Student must be available for Kick-Off event June 21- 22, 2021 and Wrap-Up event September 25-26, 2021.
Students who are bilingual in English and Spanish are preferred.
Public Library Association’s Inclusive Internship Initiative Program
Funding for Programs that Impact You, Your Family and Our Communities.
Medicare Part B
Supplemental Nutrition Assistance Program (SNAP)
Title I Grants to Local Education Agencies
Pell Grants and Student Loans
Section 8 Housing and Housing Choice Vouchers
Highway Planning and Construction
Community Development Block Grants
The population count taken in the 2020 Census will determine the allocation of the 435 seats in the U.S. House of Representatives. States with the most population gains are projected to gain additional seats while states with population losses or slow growth are at risk of losing seats.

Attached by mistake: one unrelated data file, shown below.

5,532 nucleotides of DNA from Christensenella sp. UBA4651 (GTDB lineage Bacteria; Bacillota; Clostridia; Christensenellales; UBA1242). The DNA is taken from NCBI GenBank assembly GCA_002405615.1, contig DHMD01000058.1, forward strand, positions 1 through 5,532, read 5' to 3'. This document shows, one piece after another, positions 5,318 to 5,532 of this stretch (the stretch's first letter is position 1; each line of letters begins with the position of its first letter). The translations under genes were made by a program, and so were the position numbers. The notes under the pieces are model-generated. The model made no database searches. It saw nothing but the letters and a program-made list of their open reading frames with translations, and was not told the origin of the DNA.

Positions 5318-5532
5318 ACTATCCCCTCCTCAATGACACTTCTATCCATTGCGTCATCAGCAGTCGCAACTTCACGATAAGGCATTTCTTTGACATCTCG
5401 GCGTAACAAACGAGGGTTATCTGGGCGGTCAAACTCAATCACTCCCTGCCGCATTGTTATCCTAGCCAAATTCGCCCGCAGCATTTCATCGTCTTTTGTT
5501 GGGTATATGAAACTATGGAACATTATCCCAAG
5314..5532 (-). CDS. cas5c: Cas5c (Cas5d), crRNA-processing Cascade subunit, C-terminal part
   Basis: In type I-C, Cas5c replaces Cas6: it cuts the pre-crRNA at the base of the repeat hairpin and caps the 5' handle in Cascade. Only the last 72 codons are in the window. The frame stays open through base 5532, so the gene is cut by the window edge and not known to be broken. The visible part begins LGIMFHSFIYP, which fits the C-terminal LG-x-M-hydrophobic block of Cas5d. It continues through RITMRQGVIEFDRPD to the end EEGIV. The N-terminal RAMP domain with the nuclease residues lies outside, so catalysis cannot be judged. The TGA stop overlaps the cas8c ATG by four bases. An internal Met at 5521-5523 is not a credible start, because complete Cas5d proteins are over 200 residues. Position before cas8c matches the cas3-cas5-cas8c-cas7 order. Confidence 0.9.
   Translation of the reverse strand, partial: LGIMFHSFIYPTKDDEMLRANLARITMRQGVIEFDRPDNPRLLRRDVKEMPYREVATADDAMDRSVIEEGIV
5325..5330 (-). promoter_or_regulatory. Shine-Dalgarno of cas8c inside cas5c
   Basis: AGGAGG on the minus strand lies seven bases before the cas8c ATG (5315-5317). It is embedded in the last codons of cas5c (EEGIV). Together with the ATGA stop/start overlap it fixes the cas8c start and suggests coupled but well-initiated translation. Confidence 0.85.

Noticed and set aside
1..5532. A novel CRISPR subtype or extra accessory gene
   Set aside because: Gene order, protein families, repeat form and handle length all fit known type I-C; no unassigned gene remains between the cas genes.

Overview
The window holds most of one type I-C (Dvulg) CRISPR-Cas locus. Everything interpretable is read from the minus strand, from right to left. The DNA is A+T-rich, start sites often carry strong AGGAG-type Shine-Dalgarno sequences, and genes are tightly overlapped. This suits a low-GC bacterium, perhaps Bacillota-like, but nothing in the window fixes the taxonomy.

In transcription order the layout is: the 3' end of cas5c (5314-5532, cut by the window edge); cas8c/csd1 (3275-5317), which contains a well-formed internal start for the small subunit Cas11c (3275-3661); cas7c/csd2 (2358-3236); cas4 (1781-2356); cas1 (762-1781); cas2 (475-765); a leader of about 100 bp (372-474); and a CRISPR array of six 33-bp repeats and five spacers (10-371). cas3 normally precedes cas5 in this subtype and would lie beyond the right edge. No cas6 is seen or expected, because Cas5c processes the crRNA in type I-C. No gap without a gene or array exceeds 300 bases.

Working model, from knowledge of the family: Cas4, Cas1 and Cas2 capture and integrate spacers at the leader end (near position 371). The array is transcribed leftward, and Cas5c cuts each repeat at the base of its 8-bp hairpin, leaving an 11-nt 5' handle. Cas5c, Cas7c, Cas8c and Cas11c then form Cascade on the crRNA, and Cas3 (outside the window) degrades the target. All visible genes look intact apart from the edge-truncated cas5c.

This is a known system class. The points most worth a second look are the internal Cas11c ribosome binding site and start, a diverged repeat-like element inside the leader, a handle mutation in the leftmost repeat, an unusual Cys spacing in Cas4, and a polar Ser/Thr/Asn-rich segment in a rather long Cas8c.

Data collected by the Census Bureau is considered by business and industry as valuable, unbiased data collected by a neutral third party. An improvement in a community’s Census data could mean additional retail and restaurant growth as well as more consideration from companies wishing to expand or relocate, creating job opportunities.